Pride London disrupted

Sit-down protest outside Uganda House


100s of marchers demand sanctions against homophobic Uganda regime

London, UK – 1 July 2023 

Today’s Pride London parade was stopped when hundreds of marchers, including Ugandan LGBT+ refugees, staged a sit-down protest outside the Ugandan High Commission in Trafalgar Square.

They received cheers and applause from the Pride crowds and remained on the roadway for 15 minutes, despite Pride stewards trying to move them on.

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Besieging the Ugandan High Commission, they chanted:

“Hey hey! Ho ho! Anti-gay laws have to go!”
“What do we want? Sanctions on Uganda. When do we want them? Now! “

The sit-down marchers were protesting the country’s draconian new Anti-Homosexuality Act, which became law four weeks ago, on 26 May.

They urged the UK government and international community to impose travel bans and asset freezes on Ugandan MPs who voted for the new anti-LGBT+ legislation.

The protest was organised by the Peter Tatchell Foundation, with the support of LGBTs from the African Equality Foundation and Out and Proud African LGBTI – many of whose members have fled Uganda to escape arrest, imprisonment, torture and mob violence.

The marchers waved placards with the words:

Solidarity with Ugandan LGBTs!
Sanction Uganda over anti-LGBT+ laws
Uganda! Scrap homophobic laws!
Museveni! Homophobic dictator! EQUALITY!

The Anti-Homosexuality Act stipulates the death penalty for repeat homosexual offenders and for gay sex with a person aged over 75 or under 18. It includes 20 years jail for advocating LGBT+ human rights, and seven years imprisonment for renting housing to LGBT+ people – and much more.

Peter Tatchell, Director of the Peter Tatchell Foundation, noted:

“We took non-violent direct action outside Uganda House to stand in solidarity with heroic Ugandan LGBT+ campaigners and to register our strong objection to the new Uganda legislation. It is one of the most sweeping & draconian homophobic laws in the world. Almost every aspect of LGBT+ existence is outlawed, including LGBT+ sex, advocacy, and organisation. The Act violates the Commonwealth Charter. It also breaches Article 21 of the Uganda constitution, which guarantees equal treatment and prohibits discrimination.”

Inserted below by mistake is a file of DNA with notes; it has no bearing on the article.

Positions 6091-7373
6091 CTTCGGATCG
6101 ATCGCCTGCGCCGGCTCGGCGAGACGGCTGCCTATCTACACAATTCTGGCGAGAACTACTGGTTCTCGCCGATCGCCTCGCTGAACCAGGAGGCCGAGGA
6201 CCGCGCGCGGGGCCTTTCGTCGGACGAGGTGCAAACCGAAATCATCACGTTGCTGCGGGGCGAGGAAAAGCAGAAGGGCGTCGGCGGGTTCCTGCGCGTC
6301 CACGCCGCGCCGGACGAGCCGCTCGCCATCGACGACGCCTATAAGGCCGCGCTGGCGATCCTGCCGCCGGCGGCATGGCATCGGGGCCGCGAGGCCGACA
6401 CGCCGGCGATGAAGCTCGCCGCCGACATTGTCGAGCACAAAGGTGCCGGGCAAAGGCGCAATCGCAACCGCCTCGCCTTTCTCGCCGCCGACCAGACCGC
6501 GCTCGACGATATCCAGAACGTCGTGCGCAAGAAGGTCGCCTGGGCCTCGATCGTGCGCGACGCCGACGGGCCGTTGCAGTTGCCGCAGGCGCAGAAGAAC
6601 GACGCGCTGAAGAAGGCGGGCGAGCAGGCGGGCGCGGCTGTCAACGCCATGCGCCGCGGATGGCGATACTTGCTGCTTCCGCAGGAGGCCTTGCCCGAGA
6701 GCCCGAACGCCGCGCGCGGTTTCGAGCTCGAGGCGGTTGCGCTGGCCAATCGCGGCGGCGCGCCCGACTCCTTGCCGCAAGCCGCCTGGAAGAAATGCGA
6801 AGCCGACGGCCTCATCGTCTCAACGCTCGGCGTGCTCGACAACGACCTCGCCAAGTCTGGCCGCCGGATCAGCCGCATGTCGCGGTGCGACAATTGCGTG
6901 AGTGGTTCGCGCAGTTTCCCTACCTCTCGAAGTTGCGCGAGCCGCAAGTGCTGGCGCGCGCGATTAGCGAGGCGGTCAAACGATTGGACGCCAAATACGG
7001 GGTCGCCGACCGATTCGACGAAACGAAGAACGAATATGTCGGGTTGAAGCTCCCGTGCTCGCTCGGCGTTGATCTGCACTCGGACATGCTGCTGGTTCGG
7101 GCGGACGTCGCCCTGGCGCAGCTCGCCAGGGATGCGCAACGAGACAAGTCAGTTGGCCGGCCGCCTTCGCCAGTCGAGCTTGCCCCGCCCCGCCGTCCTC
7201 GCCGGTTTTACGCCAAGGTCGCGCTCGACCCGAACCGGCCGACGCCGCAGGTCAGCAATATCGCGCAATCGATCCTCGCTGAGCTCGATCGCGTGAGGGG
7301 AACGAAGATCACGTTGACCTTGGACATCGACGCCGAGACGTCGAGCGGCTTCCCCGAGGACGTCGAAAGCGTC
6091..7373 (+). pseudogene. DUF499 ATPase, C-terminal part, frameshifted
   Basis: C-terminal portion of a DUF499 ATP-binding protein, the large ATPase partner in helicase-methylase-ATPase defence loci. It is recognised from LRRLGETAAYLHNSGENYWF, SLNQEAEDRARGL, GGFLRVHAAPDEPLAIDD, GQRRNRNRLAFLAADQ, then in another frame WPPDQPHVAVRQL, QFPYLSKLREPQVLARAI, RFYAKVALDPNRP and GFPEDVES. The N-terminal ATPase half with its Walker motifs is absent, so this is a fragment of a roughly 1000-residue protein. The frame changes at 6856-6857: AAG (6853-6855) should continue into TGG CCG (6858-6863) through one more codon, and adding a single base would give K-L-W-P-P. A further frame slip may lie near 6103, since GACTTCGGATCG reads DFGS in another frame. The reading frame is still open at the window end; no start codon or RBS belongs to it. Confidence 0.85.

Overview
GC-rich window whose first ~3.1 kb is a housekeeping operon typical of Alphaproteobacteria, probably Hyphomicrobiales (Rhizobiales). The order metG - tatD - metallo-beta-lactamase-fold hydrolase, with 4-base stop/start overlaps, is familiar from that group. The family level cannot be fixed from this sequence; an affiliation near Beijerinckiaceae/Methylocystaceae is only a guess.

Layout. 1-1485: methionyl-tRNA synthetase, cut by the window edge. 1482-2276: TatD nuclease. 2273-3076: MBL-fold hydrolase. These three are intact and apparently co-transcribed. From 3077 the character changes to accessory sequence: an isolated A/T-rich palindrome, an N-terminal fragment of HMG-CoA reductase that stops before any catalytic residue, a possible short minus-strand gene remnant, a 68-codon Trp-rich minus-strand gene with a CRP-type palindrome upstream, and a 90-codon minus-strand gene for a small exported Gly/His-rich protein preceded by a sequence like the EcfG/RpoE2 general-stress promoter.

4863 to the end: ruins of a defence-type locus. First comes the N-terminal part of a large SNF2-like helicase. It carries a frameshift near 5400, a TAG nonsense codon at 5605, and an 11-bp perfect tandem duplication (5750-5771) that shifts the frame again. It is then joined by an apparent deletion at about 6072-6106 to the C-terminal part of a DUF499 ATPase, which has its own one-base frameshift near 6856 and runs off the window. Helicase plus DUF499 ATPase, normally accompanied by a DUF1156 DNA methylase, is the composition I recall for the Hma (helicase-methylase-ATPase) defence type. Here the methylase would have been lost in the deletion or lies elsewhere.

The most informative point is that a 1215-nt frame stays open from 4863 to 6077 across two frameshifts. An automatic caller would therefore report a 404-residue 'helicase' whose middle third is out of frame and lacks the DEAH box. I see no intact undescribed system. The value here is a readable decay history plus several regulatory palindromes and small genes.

Gay Ugandan Abbey Kiwanuka of Out and Proud African LGBTI said:
“Uganda is going backwards. As LGBTI Ugandans, we are not even asking for same-sex marriage; we are advocating for LGBTI people to be left free to love whoever they want without fear of harm. Politicians in Uganda scapegoat LGBTIs and use homosexuality as a pretext to divert people from questioning their failed policies. It’s high time Ugandans woke up and realised that homosexuality is not the cause of people’s suffering. The problem is the rotten, corrupt system.”

Edwin Sesange of the African Equality Foundation, also from Uganda, added:
“Uganda must stop its persecution, respect LGBTI human rights, and uphold the equality and non-discrimination principles of the Commonwealth Charter. I call on the Commonwealth leadership to speak out and hold Uganda accountable.”